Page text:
Alcohol Affects Brain Circuitry in Pregnant Women

As if women needed any more motivation to avoid drinking during pregnancy a new study has been released by neuroscientists and the University of California which proves that alcohol affects the brain circuitry of pregnant women. And for the baby the effects are even greater, prenatal exposure to alcohol, the study found disrupts major features of brain development and can lead to increased anxiety and poor motor functions.

According to the groundbreaking study conducted by the team at University of California, Riverside, prenatal exposure to alcohol significantly altered the expression of genes and the development of a network of connections in the neocortex which is the part of the brain responsible for high-level thought and cognition, vision, hearing, touch, balance, motor skills, language, and emotion.

When tested on mice prenatal exposure caused the wrong areas of the brain to be connected with each other, the researchers found. These findings contrast the belief widely held by some that small amounts of alcohol during pregnancy is acceptable.

The following excerpt from an article on explains:

“If you consume alcohol when you are pregnant you can disrupt the development of your baby’s brain,” said Kelly Huffman, assistant professor of psychology at UC Riverside and lead author of the study that appears in the Nov. 27 issue of The Journal of Neuroscience, the official, peer-reviewed publication of the Society of Neuroscience. Study co-authors are UCR Ph.D. students Hani El Shawa and Charles Abbott.

“This research helps us understand how substances like alcohol impact brain development and change behavior,” Huffman explained. “It also shows how prenatal alcohol exposure generates dramatic change in the brain that leads to changes in behavior. Although this study uses a moderate- to high-dose model, others have shown that even small doses alter development of key receptors in the brain.”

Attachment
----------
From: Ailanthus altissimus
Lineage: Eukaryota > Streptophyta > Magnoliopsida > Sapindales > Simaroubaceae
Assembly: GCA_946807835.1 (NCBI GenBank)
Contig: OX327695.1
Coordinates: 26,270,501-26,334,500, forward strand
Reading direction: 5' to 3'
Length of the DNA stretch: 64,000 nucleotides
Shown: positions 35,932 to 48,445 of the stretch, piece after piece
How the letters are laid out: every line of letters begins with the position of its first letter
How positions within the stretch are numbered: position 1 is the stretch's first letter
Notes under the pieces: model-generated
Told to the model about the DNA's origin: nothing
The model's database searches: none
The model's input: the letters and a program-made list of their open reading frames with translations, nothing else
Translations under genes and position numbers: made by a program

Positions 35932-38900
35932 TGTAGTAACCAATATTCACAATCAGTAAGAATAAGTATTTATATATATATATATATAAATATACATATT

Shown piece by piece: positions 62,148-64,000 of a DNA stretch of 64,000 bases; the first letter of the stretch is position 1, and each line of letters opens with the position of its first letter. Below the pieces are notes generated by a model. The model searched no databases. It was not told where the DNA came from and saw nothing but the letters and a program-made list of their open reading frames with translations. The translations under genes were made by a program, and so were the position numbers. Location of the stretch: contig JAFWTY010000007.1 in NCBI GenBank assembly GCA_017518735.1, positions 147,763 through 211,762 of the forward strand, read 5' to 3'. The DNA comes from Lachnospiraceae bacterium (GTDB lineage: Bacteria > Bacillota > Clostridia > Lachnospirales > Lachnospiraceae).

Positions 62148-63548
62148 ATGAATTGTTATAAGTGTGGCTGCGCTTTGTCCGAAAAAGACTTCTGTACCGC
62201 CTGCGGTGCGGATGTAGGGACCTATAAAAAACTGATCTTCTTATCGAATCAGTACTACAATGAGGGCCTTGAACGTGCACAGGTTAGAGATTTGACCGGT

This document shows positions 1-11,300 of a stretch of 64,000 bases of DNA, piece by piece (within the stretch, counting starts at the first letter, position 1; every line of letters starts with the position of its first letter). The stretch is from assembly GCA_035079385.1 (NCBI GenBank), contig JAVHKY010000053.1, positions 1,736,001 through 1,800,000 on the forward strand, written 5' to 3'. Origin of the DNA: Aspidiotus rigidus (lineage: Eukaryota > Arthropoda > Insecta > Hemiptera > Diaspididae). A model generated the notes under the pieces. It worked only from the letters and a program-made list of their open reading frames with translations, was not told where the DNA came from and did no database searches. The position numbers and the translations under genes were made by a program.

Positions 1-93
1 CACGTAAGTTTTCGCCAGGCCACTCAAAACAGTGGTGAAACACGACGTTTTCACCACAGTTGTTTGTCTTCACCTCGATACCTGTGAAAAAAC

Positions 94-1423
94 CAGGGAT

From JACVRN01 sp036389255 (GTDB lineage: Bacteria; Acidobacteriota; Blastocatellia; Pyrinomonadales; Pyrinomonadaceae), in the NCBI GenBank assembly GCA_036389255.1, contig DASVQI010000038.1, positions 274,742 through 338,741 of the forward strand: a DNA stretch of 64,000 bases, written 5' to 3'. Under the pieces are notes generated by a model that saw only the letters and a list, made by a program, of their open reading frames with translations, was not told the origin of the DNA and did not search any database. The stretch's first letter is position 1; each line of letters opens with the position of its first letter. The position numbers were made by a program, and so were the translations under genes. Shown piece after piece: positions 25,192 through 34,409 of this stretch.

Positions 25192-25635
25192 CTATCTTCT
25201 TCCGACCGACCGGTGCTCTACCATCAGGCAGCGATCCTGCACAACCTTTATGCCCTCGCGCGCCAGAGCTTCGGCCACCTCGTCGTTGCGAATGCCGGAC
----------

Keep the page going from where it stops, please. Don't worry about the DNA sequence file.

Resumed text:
This research is significant because although researchers in the past believed that ethanol exposure from a pregnant woman’s consumption of alcohol would impact the child’s brain and cognitive development, researchers have now proven that there is a connection between exposure to alcohol and the disruption of neural networks, resulting in changes in behaviour.

The post also explains:

Huffman’s team found dramatic changes in intraneocortical connections between the frontal, somatosensory and visual cortex in mice born to mothers who consumed ethanol during pregnancy. The changes were especially severe in the frontal cortex, which regulates motor skill learning, decision-making, planning, judgment, attention, risk-taking, executive function and sociality.


As researchers explained the neocortex region in mammals is similar, so in mice and humans it can be compared however human processing is more complex.

For pregnant women it is best to abstain from alcoholic drinks completely rather than choose to have one or two drinks every now and then because as research proves even moderate drinking may have an impact on the foetus and even if it doesn’t, it is better to be safe than sorry.

Foetal Alcohol Spectrum Disorder is a growing disorder and the side effects and symptoms are varied in the children it affects including facial deformities, cognitive, behavioural and motor disorders because of neurobiological damage during the brain’s early development as well as mental retardations, reduced intelligence, learning disabilities, anxiety and depression later in life.